Wordplay: 

There is a play on the Greek word for "communicate" and "share" here. In one sense, it highlights the two uses of a mouth, to eat and to speak. On another level, it plays on the Jewish idea of what is shared among people is not special to God. This also says something about the idea of sacred ideas and ideas that are held in common. 

Vocabulary: 

τὰ "Those" is from the Greek article, "the," which usually proceeds a noun but which is separated from its noun by the conjunction "but."

δὲ "But" is from de which means "but" and "on the other hand." It is the particle that joins sentences in an adversarial way but can also be a weak connective ("and") and explanation of cause ("so") and a condition ("if").

ἐκπορευόμενα (part pl pres mp neut nom) " things which proceedeth" is from ekporeuomai, which means "to make to go out", "to fetch out," and "to march out."

 

ἐκ "Out of" is from ek, which means 1) [of motion] "out of", "from", "by", "away from;" 2) [of place] "beyond", "outside of", "beyond;" 3) [of succession] "after", "from;" 4) [of rest] "on", "in," 5) [of time] "since", "from", "at", "in;" 5) [of materials] "out of", "made from." -- The Greek preposition translated as "of" means "out of" of "from." In Greek, they use the genitive case instead of a preposition for the types of phrases with usually use with "of."

τοῦ στόματος (noun sg neut gen) "The mouth" is stoma, which means "mouth", "the organ of speech", "speech", "utterance, ""any outlet or entrance," and "the foremost part" of something. For example, the blade or point of a weapon is a stoma.

ἐκ "From" is from ek, which means 1) [of motion] "out of", "from", "by", "away from;" 2) [of place] "beyond", "outside of", "beyond;" 3) [of succession] "after", "from;" 4) [of rest] "on", "in," 5) [of time] "since", "from", "at", "in;" 5) [of materials] "out of", "made from." -- The Greek preposition translated as "of" means "out of" of "from." In Greek, they use the genitive case instead of a preposition for the types of phrases with usually use with "of."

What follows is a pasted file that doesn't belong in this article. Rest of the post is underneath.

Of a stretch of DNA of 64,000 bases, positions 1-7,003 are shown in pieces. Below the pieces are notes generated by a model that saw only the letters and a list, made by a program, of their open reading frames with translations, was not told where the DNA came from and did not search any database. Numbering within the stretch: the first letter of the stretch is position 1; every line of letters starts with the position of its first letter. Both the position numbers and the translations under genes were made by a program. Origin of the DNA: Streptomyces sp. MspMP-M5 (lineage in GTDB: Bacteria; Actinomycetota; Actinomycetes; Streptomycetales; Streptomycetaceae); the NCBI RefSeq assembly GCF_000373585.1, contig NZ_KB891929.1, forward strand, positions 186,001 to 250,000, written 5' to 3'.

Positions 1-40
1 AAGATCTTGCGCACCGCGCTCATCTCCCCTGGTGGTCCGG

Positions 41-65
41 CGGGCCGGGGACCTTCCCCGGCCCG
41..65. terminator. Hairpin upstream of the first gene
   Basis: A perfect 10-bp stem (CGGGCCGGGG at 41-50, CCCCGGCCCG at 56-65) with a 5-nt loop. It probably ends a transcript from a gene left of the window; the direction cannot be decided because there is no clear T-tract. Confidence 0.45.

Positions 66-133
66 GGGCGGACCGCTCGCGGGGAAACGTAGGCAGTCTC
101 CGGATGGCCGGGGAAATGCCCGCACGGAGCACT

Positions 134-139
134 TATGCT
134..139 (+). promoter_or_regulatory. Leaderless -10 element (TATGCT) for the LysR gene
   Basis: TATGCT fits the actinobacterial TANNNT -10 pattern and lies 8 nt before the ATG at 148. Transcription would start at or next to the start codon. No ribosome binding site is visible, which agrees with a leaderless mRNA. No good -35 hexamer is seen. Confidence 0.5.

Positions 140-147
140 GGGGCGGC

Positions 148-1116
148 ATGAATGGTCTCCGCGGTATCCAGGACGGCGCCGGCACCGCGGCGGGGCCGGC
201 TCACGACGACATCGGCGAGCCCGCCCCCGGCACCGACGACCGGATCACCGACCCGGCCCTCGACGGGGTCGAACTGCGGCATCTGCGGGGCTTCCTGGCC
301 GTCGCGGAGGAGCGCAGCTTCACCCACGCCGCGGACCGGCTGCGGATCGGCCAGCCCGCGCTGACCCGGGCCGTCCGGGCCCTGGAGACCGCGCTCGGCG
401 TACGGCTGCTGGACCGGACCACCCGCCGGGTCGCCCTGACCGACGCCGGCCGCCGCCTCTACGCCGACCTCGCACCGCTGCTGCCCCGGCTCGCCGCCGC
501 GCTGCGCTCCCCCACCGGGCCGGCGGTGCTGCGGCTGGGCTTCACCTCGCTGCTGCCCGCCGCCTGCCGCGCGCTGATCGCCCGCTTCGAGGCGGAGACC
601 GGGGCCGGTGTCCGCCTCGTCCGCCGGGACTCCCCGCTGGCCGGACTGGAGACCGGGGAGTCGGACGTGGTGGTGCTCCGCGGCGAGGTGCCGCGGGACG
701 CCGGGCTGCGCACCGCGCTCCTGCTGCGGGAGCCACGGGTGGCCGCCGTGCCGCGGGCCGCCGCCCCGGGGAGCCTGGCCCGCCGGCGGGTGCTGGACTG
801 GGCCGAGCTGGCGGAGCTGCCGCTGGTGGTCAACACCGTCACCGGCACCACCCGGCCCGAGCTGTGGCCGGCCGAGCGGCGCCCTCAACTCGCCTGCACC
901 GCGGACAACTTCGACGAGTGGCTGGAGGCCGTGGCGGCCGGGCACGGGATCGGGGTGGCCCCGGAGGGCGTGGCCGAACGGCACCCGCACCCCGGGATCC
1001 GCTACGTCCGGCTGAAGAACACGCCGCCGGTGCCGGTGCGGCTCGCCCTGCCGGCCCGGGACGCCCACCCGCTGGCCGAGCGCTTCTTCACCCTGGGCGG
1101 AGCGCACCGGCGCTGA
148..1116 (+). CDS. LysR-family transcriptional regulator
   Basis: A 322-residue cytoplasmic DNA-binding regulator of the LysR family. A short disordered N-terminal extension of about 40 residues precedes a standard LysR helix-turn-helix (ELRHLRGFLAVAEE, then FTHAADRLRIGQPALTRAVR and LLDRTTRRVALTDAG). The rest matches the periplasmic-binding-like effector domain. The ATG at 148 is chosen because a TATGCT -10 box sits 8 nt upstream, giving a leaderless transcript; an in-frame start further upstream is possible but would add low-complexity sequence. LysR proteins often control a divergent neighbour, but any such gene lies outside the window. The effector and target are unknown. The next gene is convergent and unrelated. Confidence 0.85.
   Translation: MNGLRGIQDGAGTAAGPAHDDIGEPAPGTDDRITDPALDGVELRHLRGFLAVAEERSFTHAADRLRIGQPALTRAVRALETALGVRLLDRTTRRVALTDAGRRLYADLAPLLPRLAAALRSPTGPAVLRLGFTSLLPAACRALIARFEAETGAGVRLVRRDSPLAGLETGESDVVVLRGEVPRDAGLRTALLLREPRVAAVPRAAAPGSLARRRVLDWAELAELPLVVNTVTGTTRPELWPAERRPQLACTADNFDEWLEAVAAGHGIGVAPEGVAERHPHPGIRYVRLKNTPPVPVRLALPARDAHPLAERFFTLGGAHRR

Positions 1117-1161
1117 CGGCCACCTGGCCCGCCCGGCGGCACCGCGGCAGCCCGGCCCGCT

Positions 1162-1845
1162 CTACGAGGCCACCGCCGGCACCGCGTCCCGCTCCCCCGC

τῆς καρδίας (noun sg fem acc/gen) "The heart" is from kardia, which means "heart (the physical organ)", "the seat of emotions (especially passion, rage, and anger)", "inclination", "desire, ""purpose", "mind", "the pith (in wood), and "the deep (of the sea)."

ἐξέρχεται, (verb 3rd sg pres ind mp) "Come forth" is from exerchomai, which means "to come or go out of ""to march forth", "go out on", "to stand forth", "to exceed all bounds", "to come to an end", "to go out of office," and [of dreams or prophecies] "to come true."

κἀκεῖνα (adj pl neut nom) "And they" is from kakeinos, which means "the person there", "that person", "that thing", "in that case", "in that way", "at that place," and "in that manner."

κοινοῖ The word translated above as "defile" is koinoô, which means to "communicate," impart information", "make common", "share", "undertake together", "make common cause in", "take counsel with", "take counsel with", "consult", "to be partner or partaker," and "have communication with."

τὸν ἄνθρωπον. (noun sg masc acc) "A man" is from anthropos, which is "man," and, in plural, "mankind." It also means "humanity" and that which is human and opposed to that which is animal or inanimate.